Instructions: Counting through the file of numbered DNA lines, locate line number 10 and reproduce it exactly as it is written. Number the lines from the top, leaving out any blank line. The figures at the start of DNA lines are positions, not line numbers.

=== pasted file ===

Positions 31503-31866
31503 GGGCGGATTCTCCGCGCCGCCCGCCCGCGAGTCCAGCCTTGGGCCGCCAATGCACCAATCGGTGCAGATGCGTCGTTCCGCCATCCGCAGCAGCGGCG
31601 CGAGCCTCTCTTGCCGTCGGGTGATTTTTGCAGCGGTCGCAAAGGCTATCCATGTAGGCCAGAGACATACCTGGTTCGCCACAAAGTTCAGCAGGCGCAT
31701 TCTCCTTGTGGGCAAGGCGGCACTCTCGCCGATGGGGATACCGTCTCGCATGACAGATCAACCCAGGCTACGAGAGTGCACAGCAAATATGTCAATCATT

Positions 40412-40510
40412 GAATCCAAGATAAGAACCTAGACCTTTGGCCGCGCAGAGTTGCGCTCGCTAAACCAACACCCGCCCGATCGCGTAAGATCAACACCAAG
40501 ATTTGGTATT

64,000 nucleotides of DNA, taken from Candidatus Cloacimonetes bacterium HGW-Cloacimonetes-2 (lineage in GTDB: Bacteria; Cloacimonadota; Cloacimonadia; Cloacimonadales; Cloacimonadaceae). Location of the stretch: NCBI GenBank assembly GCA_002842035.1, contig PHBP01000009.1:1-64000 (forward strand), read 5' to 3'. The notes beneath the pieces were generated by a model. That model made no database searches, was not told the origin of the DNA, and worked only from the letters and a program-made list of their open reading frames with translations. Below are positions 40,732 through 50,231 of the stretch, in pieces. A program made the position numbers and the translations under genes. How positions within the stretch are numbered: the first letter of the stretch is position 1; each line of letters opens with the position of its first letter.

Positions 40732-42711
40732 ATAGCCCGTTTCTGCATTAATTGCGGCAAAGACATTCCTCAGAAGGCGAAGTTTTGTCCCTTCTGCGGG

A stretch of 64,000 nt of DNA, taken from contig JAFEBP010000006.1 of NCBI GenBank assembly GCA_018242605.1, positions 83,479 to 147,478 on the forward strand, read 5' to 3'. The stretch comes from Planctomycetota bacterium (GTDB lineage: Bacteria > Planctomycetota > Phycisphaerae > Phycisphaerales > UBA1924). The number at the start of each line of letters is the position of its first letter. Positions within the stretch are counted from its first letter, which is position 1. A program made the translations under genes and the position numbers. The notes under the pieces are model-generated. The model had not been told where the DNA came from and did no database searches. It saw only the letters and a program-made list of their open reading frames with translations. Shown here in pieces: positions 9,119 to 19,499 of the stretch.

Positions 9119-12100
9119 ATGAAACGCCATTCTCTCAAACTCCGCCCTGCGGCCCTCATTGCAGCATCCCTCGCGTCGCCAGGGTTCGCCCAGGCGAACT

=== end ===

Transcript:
40732 ATAGCCCGTTTCTGCATTAATTGCGGCAAAGACATTCCTCAGAAGGCGAAGTTTTGTCCCTTCTGCGGG